The F4U-1D differed from the later F4U-4 in details such as its length of 33 ft 4 in (10,16 m), height of 15 ft 1 in (4,60 m), empty weight of 8,694 lb (3.944 kg), normal take-off weight of 12,039 lb (5.461 kg), max take-off weight of 13,120 lb (5.951 kg), max level speed of 425 mph (684 km/h) at 20,000 ft (6.095 m) declining to 328 mph (528 km/h) at sea level, max range of 1,562 miles (2.514 km) with drop tanks, initial climb rate of 3,120 ft (951 m) per minute, and a service ceiling of 37,000 ft (11.280 m).
Number built: 1.375 out of 4.669 (including F4U-1 - F4U-1P)
Vought F4U-1P Corsair This versions was an armed photo-reconnaissance conversion for tactical reconnaissance. An unknown number of F4U-1's had a camera istalled in the fuselage behind the cockpit.
Number converted: unknown
Vought F4U-2 Corsair This version was the first night-fighter version of the Corsair. One F4U-1 was scheduled to be converted to night-fighter standard, however the attack on Pearl Harbor in december 1941 prevented Vought to dedicate a lot of time on the project. The single prototype, which was fitted with an Autopilot and AI (Airborne Intercept) Radarthat was pod-mounted on the leading egde of the starboard wing's outer panel, was handed over to the Naval Aircraft Factory.
The NAF converted 12 F4U-1's to the F4U-2 standard with an autopilot, APS-4 radar with it's antenna in a wing-mounted radome, and the reduced armament of 4 × 0.50 inch (12,7 mm) guns.
These aircraft were used by one US Marine Corps and two US Navy squadrons. One of these had the world premiere by scoring the world's first nocturnal kill by a radar-equipped single-seat fighter.
Number converted: 12
Vought XF4U-3 Corsair This version only reached prototype stage, and was powered by a turbosupercharged Pratt & Whitney R-2800-??? Double Wasp radial.
Number converted: 1, plus 2 built
Vought F4U-4 Corsair This version was the last Corsair version to be developed during World War 2. It was based on the F4U-1, but had a number of improvements. The powerplant was 1 × Pratt & Whitney R-2800-18W(C) or -42W(C) double Wasp radial with water injection. Withou injection the rated power was 2,100 hp (1.566 kW), with water injection it was increased to 2,450 hp (1.827 kW). Thi spowerplant drove a Hamilton-Standard four-blade propeller with a diameter of 13 ft 2 in (4,01 m). The max level speed rose from 425 mph (684 km/h) to 446 mph (718 km/h). The cockpit was revised with regrouped instruments, an armored bucket seat and an improved canopy. Armor weight increased to 197 lb (89,4 kg). the carburetor air inlets were relocated from the wing leadin gedges to the underside of the engine cowling, and the seat back could be folded to ease access to the radio equipment for maintenance.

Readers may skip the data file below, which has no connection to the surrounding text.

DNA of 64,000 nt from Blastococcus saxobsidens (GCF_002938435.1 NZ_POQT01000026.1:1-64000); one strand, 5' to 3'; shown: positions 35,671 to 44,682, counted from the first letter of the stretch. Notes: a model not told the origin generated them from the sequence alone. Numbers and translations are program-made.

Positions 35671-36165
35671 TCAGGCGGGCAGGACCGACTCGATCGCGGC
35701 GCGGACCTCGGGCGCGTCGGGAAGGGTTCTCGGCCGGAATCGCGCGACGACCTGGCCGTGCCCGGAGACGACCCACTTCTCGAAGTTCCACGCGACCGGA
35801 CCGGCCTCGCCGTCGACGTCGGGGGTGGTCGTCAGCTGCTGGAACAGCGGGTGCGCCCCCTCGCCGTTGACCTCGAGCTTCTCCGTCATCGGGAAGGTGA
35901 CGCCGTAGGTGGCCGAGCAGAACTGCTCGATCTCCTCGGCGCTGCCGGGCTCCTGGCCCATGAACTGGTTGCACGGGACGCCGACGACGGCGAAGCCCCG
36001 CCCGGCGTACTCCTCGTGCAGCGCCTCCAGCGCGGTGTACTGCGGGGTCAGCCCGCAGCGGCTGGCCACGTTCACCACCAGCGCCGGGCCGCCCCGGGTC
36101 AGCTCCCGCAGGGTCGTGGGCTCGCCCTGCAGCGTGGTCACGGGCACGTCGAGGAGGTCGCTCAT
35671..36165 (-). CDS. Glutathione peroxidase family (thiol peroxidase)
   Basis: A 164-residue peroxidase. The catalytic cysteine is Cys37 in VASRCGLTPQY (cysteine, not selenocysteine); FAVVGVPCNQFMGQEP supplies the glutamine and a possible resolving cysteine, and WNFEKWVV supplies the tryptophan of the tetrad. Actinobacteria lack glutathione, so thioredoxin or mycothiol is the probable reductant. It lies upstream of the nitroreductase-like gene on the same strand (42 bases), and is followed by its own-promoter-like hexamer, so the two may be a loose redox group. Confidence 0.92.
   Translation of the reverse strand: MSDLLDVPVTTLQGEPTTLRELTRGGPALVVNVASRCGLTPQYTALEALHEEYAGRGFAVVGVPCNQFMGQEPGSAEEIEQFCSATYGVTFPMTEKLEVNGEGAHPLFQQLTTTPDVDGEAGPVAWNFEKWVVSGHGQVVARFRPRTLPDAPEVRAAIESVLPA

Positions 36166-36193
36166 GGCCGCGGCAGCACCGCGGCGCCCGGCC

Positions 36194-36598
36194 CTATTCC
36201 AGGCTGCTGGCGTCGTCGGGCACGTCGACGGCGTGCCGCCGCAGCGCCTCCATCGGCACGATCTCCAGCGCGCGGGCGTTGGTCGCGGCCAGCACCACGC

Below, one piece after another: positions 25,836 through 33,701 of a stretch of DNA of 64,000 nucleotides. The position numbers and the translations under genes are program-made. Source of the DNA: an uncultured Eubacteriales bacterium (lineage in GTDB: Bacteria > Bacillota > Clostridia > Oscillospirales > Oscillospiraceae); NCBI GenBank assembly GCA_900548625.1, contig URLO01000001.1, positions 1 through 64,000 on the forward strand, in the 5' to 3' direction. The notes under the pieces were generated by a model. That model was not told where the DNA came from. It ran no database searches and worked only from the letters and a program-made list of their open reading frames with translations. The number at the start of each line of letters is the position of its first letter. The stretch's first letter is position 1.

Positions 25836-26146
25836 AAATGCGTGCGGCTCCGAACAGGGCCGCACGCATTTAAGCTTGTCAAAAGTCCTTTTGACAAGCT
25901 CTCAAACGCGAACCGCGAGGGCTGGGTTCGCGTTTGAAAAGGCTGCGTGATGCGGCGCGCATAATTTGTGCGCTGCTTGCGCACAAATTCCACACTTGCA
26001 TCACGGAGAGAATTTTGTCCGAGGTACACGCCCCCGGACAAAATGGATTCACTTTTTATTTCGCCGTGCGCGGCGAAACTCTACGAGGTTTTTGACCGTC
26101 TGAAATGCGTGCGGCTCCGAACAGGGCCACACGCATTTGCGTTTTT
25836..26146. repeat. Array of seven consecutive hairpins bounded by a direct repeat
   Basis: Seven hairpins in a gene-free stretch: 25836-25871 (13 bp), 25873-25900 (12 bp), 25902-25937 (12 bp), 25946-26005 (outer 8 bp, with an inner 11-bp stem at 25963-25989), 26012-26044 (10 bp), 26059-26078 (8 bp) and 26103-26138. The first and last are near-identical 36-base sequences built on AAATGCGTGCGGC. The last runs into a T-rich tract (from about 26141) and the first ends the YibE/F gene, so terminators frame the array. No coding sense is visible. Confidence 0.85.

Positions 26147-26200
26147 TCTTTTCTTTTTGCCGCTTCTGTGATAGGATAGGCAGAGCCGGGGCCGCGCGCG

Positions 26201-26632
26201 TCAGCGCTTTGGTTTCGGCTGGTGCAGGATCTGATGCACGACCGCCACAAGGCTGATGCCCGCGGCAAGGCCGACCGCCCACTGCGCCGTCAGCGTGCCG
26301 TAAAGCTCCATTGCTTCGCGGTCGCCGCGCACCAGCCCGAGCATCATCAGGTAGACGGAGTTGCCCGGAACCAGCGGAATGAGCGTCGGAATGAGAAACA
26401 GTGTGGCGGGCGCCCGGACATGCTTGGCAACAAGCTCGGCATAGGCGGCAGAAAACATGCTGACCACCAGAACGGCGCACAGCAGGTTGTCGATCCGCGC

The first two prototypes were conversions from the F4U-1 standard, but all subsequent prototypes were freshly built. These also had capability for the two hardpoints under the inner wing panels to carry two 11.75 in (298 mm) unguided rockets as an alternative to the more standard 1,000 or 500 lb (454 or 227 kg) bombs. The later prototypes confirmed that the revised type offered a number of important advantages over the F4U-1 series, and the F4U-4 was rushed into production for the delivery of the first such warplane to the US Navy during October 1944.
Number built: 2.197
Vought F4U-4C Corsair This version was based on the F4U-4, but was in stead armed with 4 × 20 mm M3 cannon, 220 or 246 (overload) rounds each.
Number built: 300 out of 2.197
Vought F4U-4E Corsair This version was the night-fighter conversion of the F4U-4C. All hese aircraft had the APS-4 radar fitted with the antenna in a pod attached to the leading edge of the starboard wing.
Number converted: unknown
Vought F4U-4N Corsair This version was the night-fighter conversion of the F4U-4C. All hese aircraft had the APS-6 radar fitted with the antenna in a pod attached to the leading edge of the starboard wing.
Number converted: unknown
Vought F4U-4P Corsair Like the F4U-1P, this version was an armed tactical reconnaissance aircraft, in this case converted from the F4U-4 by installing a camera behind the cockpit.
Number converted: unknown
Vought F4U-5 Corsair This version was the first post-war version of the Corsair. Three F4U-4 were converted to XF4U-5 standard by fitting the Pratt & Whitney R-2800-32W(E) Double Wasp radial, rated at 2,450 hp (1.827 kW) and fittted with a two-stage supercharger of the variable-speed type with twin auxiliary blowers in place of the earlier engines' single blower. Externally the difference was visible because the earlier type’s single inlet in the 6 o’clock position at the bottom of the cowling by two cheek inlets in the 4 and 8 o’clock positions on the lower sides of the cowling. The whole engine installation was also tilted down through 2° 45’ to enhance stability and provide the pilot with improved fields of vision, and other changes were a slightly widened forward fuselage and a fully retractable tailwheel.
The production aircraft all had these changes, and then some: the wings were entirely skinned in metal for a significant reduction in drag, spring-tabbed elevators for reduced control force requirements at high speed, a further improved cockpit, a canopy that was bulged sufficiently outward to provide the pilot with good rearward fields of vision, a combustion heater to warm the cockpit and defrost the windscreen, electric heaters for the gun bays and pitot head, a fixed armament of 4 × 20 mm M3 cannon aimed via the Mk 6 Fire-Control System incorporating a Mk 8 Gyroscopic Lead-Computing Reflector Sight Gunsight, a centerline hardpoint able to carry a 2,000 lb (907 kg) load, the two inner underwing hardpoints uprated to take individual drop loads weighing up to 1,600 lb (726 kg), and the outer underwing hardpoints revised to carry a maximum of 10 × 5 inch (127 mm) rockets; the three central hardpoints could each carry a Mk 5 or Mk 12 drop tank, but fuel system constraints dictated that the maximum load was two tanks carried on the two underwing hardpoints or alternatively on the centerline and starboard underwing hardpoints.